Baahubali freshly delivers Indian society from this unnatural narrative and rightly gives it the dose of valour and chivalry that it needs. Its characters are loving and caring but at the same time have great self-respect and ready to defend it. They recognize the path of righteousness and proudly walk it. On one hand they are ready to lay their lives for the common man, but on the other hand, they are not afraid of rolling heads when it comes to upholding dharma.

Bollywood, which has become a footnote to the ribaldry of the Khans punctuated with cheesy secularism of Sanjay Leela Bhansali, has much to learn from Baahubali and much to fear too. For the north Indians too are increasingly loving a story which has a dynamic balance of peace and violence, love and war, and if the Bollywood fails to deliver itself from its current pathetic state, then very soon the north Indian audiences will be taken over by south Indian movies and directors, who are not afraid of portraying even violence for the sake of showing righteous valour, and deck it beautifully in a complete story like Baahubali.

This is something which is unpalatable to the left-liberal elite of India, which is already experiencing hard times in Modi’s India. Indians are no longer ashamed of upholding the greatness of their country, the valour of their heroes and are finally embracing their Hindu heritage. For the left-liberal, who grew up on lullabies telling horror stories about regressive Hinduism, this is nothing short of going back to the Middle Ages. As if this was not enough, now even the entertainment industry seems to be overtaken by the likes of S S Rajamouli, who has defied every convention of Indian film industry and taking his inspiration from Hindu mythology delivers a movie which is the greatest commercial success till date.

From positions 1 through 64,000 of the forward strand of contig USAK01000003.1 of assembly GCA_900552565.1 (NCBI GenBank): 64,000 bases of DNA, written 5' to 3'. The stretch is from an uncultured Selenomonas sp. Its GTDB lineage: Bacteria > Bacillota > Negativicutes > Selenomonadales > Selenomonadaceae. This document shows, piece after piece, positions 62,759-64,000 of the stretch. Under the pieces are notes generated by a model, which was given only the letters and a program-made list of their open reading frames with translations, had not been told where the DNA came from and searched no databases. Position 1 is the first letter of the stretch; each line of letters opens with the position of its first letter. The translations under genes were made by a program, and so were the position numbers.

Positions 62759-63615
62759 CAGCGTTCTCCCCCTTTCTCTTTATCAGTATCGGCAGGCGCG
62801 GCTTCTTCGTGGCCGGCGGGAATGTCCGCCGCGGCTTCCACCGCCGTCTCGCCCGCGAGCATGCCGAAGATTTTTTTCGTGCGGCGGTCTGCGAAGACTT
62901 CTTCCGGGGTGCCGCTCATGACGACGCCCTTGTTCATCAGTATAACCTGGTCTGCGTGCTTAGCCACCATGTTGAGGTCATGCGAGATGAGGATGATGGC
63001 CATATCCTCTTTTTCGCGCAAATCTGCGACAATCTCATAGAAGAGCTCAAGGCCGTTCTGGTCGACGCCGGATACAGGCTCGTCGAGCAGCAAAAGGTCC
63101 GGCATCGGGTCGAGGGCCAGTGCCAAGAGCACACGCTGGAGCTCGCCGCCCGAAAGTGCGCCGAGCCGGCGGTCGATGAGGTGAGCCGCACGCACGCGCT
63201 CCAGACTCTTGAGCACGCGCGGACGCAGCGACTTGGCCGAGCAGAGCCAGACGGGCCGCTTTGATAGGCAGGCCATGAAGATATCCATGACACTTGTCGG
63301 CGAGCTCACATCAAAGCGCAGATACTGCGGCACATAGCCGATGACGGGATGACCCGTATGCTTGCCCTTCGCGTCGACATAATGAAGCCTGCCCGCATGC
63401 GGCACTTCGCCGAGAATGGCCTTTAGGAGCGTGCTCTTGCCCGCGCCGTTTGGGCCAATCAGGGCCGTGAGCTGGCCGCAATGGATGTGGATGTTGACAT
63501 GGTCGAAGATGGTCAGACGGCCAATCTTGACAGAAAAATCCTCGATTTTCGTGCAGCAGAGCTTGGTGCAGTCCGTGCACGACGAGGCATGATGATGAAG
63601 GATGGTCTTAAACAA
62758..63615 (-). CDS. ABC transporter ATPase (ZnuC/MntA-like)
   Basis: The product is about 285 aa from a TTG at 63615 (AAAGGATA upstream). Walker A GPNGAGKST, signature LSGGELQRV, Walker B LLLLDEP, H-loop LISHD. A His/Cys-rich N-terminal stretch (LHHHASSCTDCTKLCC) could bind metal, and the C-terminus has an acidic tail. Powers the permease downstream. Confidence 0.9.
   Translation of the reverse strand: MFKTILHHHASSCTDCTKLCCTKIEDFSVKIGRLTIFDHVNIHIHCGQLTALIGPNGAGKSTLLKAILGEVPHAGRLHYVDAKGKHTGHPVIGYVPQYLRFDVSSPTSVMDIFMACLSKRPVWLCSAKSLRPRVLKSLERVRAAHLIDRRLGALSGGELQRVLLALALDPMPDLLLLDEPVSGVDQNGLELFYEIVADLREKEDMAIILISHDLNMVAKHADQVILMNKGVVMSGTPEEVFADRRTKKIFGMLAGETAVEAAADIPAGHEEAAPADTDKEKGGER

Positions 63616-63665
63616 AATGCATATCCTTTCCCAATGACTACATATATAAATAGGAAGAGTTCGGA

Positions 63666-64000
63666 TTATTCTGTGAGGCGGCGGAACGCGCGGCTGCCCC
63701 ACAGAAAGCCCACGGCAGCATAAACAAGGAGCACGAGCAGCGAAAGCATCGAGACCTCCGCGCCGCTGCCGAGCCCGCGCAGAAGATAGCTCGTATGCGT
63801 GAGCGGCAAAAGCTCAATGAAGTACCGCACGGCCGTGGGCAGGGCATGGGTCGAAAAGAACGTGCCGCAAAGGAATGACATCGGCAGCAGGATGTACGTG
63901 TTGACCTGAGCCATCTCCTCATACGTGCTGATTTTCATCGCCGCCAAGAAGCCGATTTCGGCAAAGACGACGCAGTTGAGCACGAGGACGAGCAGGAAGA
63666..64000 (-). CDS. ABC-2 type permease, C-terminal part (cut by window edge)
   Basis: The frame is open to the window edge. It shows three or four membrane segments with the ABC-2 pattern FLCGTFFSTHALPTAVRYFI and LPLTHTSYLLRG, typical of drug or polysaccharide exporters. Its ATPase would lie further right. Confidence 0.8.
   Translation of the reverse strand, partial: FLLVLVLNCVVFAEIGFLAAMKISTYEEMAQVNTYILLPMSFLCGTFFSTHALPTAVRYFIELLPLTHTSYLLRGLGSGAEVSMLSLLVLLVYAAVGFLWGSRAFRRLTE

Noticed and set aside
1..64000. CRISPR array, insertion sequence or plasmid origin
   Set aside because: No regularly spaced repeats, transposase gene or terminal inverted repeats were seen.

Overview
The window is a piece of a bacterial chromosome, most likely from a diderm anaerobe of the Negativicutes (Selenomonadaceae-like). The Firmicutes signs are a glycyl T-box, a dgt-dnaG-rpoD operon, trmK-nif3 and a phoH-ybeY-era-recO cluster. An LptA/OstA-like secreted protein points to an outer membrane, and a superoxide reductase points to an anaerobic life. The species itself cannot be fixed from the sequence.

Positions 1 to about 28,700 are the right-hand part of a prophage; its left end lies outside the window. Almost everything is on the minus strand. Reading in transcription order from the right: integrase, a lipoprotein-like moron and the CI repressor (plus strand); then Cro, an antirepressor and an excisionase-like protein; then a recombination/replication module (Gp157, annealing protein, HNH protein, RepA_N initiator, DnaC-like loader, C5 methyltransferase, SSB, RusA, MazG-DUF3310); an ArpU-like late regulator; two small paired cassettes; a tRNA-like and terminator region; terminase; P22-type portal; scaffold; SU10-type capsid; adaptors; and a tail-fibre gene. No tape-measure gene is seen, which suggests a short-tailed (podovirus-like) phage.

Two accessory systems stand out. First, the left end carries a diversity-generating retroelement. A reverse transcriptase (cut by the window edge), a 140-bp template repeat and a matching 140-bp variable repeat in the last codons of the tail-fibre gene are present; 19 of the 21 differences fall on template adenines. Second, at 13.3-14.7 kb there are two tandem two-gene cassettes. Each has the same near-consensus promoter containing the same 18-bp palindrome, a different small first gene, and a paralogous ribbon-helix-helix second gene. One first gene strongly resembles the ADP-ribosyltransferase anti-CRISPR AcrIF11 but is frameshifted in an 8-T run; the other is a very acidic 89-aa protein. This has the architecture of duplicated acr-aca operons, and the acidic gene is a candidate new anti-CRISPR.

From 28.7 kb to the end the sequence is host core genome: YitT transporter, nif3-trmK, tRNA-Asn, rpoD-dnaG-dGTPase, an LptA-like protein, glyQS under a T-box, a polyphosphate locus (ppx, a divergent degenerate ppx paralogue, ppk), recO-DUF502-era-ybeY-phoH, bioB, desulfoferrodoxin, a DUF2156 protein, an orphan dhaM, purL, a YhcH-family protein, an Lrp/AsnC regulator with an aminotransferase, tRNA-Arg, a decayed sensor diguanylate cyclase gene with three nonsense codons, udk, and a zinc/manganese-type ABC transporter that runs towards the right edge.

The worst left-liberal nightmare is about to come true, as other directors, following the commercial success of Rajamouli are almost sure to follow in his footsteps, fundamentally changing the face of Indian film industry. An industry which was so far dominated by pseudo-secularist clichés verging on anti-Hinduism, is about to take a U-turn in which movies parading Hindu credentials will become a norm, raking in great commercial benefits. What was a pariah of Indian film industry until yesterday, i.e. the Hindu culture, will become its poster boy. But there is hardly anything which the left-liberals can do. For the times, they are a changin!


  1. http://www.dailyo.in/arts/baahubali-rape-tamannah-bhatia-prabhas-misogyny/story/1/5507.html
  2. An Interview With ‘Baahubali’ Director SS Rajamouli: The Beginning. Forbes.com.